Then the credits rolled over a musical sequence featuring two girls in leotards dancing distractedly next to large letter cubes – the first featuring the letters ABC on them, naturally. This was slightly weird because it made me think of ’70s public television.
Then the documentary started going through the alphabet, associating a word to each letter (scrawling them on a blackboard, no less) and providing explanations and advice for its viewing audience – some at length and others in a more cursory fashion.
Here are the highlights:
A = Anatomy: This one began with a particularly attractive couple, who were stripped naked to reveal their anatomical features.
B = Birth
C = Contraception
D = Dreams: For this one, they enact some fantasies, including sex on an airplane, sex in an elevator, using mirrors and sex in a cinema. Some of it was surprisingly titillating.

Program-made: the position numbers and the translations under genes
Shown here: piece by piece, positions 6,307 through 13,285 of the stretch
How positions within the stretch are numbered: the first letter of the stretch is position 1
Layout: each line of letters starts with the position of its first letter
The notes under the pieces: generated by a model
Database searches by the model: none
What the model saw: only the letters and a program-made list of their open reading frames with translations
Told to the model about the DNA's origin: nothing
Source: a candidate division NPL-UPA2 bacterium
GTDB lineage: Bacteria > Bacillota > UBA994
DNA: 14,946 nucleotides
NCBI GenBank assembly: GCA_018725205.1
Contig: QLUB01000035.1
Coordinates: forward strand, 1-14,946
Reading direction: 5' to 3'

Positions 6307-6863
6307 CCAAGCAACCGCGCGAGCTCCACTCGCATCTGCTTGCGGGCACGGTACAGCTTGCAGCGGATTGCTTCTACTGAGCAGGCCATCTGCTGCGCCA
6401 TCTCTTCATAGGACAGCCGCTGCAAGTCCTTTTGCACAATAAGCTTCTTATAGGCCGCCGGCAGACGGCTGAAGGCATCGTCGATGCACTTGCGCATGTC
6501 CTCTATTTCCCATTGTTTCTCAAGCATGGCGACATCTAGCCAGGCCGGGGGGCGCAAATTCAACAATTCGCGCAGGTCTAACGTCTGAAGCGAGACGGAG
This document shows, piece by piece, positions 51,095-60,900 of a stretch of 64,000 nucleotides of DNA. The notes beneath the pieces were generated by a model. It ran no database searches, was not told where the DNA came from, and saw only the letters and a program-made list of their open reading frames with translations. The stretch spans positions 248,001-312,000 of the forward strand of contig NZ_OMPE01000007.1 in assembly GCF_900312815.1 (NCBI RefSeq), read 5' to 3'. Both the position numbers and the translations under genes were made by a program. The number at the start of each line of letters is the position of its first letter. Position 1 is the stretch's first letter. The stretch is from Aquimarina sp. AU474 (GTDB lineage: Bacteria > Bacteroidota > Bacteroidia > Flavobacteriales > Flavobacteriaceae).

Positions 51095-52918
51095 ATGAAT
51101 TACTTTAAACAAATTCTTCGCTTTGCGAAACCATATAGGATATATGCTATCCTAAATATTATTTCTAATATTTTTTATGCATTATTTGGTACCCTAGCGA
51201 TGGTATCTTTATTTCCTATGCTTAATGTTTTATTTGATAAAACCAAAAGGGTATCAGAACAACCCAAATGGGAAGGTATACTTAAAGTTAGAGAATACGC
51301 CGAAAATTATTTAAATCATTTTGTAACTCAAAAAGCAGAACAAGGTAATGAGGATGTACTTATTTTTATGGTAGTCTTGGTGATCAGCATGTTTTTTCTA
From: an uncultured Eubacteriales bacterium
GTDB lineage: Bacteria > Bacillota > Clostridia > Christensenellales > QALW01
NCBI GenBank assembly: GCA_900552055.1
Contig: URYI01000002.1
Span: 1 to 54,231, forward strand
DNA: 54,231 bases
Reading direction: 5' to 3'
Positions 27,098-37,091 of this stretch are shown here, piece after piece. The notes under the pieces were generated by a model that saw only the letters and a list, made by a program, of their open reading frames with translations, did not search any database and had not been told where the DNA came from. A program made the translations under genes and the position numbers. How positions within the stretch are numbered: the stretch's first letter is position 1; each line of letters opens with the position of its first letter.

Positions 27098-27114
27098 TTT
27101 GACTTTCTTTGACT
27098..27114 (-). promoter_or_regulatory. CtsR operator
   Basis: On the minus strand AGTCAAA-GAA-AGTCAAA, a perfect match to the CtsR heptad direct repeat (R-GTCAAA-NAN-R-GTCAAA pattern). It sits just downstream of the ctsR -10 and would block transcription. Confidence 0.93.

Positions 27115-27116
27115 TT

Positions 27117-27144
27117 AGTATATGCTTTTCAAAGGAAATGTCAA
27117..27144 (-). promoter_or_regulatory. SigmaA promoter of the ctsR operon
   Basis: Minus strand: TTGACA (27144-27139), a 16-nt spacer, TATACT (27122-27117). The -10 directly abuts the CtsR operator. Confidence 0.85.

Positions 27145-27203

E = Erotic: This was memorable because it showed a couple eating a feast in a hyperbolic way; it was comical, if anything. I particularly loved the pig’s head on the table. How sexy! They also covered Erogenous Zones to some degree in this segment. I was amused that they confused rectum for anus. I’m not sure many people would be comfortable having their rectum caressed.
F = Fun
G = Genitals
H = Homosexuality: Although the narration is very objective and accepting of homosexuality (more so than one might expect given the era), the footage is really stereotypical, showing bitchy and swishy gay men. Ugh.